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On this Day in History

  • March 28 1939 - Generalissimo Francisco Franco Conquers Madrid

    Twenty-eight months after launching an assault on Madrid, Generalissimo Francisco Franco and his Nationalist soldiers finally broke into the Spanish capital on March 28, 1939. Within days, the bloody and brutal Spanish Civil War would come to a close, opening… Read More →

  • March 27 1958 - Nikita Khrushchev Becomes Premier of the Soviet Union

    Four decades after joining the Communist Party at the age of 24, Nikita Khrushchev ascended to the highest office in the Soviet Union on March 27, 1958. A tough-talking leader determined to bring his country the respect he believed it deserved as a… Read More →

  • March 26 1979 - The Israel-Egypt Peace Treaty is Signed in Washington, DC

    Five-and-half years after the Yom Kippur War, Egypt and Israel agreed to an historic peace treaty in Washington, DC on March 26, 1979. After more than three decades of combat, leaders from the two nations were finally able… Read More →

  • March 25 1996 - The Veterinary Committee of the European Union Bans the Export of British Beef

    Nearly a decade after the first reported case of a strange new disease affecting cattle in the United Kingdom (UK), the Veterinary Committee of the European Union banned British beef on March 25, 1996 amid fears about the spread of Mad Cow Disease.… Read More →

  • March 24 1874 - Illusionist Harry Houdini is Born in Budapest

    In an industry dominated by larger-than-life personalities, one man stands above the rest as the epitome of a daring showman: Harry Houdini. Born on March 24, 1874 in Budapest, he would go on to become arguably the world’s most famous magician through a… Read More →

  • March 23 1857 - The First Otis Elevator is Installed in New York City

    The modern city is defined by tall steel buildings stretching hundreds of feet above the streets. Until March 23, 1857, skyscrapers were little more than a dream. The first Otis commercial passenger elevator, installed at 488 Broadway in New York City, created new levels of safety -- and spurred architects and engineers to push future designs ever upward. The… Read More →

  • March 23, 1998 – Titanic wins 11 Academy Awards

    On March 23, 1998, James Cameron’s Titanic won 11 Academy awards, including the Best Picture. It tied with the 1959 classic Ben Hur. Titanic was nominated for 14 Academy Awards and made the distinction of tying with the 1950’s classic ‘All About Eve’ for most Oscar nominations. Titanic, which was starred Leonardo DiCaprio and Kate Winslet and was a fictionalized story about the sinking of RMS Titanic, was released in 1997 and received critical and commercial success. Over the next six months since its released Titanic became the first movie ever to garner more than $1 billion internationally.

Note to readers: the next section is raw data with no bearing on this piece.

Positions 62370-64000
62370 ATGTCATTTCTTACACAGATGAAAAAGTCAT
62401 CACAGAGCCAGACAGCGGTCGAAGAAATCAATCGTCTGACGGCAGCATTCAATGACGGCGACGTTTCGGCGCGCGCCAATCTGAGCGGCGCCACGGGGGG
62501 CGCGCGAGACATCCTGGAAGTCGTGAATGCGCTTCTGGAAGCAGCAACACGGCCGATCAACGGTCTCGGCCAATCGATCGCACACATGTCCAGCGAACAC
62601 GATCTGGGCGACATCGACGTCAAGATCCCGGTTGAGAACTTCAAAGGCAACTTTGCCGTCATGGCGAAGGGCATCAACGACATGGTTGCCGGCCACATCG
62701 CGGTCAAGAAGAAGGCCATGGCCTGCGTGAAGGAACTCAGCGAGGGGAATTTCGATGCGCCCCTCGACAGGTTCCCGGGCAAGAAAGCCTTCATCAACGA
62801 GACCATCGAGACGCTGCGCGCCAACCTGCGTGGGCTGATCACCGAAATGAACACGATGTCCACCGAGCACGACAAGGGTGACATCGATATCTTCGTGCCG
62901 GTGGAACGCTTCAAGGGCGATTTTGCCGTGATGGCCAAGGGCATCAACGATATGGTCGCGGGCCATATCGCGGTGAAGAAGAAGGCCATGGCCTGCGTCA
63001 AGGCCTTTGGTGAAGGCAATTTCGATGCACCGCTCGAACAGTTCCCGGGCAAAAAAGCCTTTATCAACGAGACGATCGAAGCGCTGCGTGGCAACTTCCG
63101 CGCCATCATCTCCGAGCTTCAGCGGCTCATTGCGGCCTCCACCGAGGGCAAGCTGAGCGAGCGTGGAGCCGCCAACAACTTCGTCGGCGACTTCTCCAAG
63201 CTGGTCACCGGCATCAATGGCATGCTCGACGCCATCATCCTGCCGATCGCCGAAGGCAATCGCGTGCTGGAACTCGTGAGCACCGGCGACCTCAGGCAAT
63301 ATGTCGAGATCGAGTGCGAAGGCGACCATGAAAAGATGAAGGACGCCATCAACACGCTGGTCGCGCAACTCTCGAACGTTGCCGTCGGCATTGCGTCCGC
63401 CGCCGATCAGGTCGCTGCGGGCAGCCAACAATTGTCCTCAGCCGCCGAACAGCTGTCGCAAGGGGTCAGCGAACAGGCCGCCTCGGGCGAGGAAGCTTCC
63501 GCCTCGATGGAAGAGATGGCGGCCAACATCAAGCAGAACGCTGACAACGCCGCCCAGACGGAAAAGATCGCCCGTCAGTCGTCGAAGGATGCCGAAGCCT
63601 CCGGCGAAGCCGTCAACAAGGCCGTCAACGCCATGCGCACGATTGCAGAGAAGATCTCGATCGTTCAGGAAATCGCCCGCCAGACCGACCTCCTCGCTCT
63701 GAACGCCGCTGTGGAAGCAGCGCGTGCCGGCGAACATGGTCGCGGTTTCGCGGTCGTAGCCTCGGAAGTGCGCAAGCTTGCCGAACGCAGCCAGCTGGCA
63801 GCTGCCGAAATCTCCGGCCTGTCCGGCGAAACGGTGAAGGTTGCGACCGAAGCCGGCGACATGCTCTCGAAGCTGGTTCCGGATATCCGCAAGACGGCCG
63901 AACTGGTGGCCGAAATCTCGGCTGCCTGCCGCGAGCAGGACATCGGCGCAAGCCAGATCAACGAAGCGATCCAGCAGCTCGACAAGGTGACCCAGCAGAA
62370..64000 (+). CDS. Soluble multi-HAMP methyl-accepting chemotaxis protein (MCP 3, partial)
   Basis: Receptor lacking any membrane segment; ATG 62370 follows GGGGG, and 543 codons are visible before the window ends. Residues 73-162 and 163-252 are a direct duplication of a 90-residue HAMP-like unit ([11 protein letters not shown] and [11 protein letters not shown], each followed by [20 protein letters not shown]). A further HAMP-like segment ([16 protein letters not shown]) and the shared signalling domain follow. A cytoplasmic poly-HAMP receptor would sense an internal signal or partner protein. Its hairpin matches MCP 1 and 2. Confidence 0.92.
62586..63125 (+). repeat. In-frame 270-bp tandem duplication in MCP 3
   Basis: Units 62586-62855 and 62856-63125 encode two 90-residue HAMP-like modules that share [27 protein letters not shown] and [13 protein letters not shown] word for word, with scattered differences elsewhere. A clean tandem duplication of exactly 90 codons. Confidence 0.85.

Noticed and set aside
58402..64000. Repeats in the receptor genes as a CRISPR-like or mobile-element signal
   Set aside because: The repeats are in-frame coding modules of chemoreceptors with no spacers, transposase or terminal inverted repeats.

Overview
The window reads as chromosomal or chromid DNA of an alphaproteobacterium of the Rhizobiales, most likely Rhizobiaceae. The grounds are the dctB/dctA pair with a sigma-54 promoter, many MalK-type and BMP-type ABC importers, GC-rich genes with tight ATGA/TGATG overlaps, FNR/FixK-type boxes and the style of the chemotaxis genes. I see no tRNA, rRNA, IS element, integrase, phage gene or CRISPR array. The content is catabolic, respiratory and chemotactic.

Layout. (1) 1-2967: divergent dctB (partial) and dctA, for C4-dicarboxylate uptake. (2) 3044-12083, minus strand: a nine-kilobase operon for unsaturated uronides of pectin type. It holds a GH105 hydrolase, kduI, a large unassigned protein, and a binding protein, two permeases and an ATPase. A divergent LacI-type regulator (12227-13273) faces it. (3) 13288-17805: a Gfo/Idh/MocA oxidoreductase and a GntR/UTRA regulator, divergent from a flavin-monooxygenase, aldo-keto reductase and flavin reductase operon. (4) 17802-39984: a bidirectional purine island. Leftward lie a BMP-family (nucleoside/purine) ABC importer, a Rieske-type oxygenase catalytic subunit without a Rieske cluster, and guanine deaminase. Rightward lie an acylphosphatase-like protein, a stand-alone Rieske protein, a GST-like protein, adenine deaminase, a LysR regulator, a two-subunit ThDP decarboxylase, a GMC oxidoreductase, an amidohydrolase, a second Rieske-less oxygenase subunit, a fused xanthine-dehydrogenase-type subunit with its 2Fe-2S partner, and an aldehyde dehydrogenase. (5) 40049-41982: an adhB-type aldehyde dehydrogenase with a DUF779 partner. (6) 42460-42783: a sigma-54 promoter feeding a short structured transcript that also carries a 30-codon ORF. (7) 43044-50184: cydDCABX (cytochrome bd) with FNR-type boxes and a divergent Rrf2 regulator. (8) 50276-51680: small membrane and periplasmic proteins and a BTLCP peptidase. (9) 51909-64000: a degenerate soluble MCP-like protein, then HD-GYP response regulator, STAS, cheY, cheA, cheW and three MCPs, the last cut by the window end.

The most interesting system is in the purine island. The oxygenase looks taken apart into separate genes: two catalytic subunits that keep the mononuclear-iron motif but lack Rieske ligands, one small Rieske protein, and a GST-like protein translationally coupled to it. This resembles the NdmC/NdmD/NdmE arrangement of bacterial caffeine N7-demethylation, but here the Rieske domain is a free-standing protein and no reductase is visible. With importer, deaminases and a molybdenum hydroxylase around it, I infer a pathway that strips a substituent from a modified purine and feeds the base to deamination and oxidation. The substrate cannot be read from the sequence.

• March 22 1943 - Nazi Soldiers Burn Every Citizen of Khatyn, Belarus Alive

    Every 30 seconds, the sound of bells breaks the quiet of a forest 45 miles north of the Belarusian capital, Minsk. In the middle of a wide clearing, a tall granite figure cuts a dark contrast to the bright green growing around it. The statue, part of a large monument to the town of Khatyn, commemorates the massacre of the… Read More →

  • March 22, 1945 – Arab League established

    On March 22, 1945, the Arab League was formed in Cairo, Egypt. The league, which is a regional organization of Arab states, was formed by six countries which included Egypt, Syria, Iraq, Saudi Arabia, Lebanon and Transjordan, which in 1949 was renamed Jordan. Yemen joined the league as the seventh member in May 1945. The aim behind establishing the league was to resolve disputes between the members, coordinate political aims and to help in the economic growth in the region. The league saw its first big action in 1948 at the time of the creation of Israel. The league countries attacked Israel but were beaten back. After a span of two years, the league signed a mutual defense treaty. In 1965, the Arab League established a common market. Today, the Arab League has 22 members. 

  • March 21 1980 - President of the United States Jimmy Carter Announces a Boycott of the 1980 Summer Olympic Games in Moscow

    Frustrated with a year-long heating up of the Cold War, President of the United States Jimmy Carter made a bold decision to show his disgust with the Soviet Union: American athletes would not attend the 1980 Summer Olympic Games in Moscow. In announcing the boycott on March 21, 1980, he told the would-be Olympians the “American people are convinced that… Read More →

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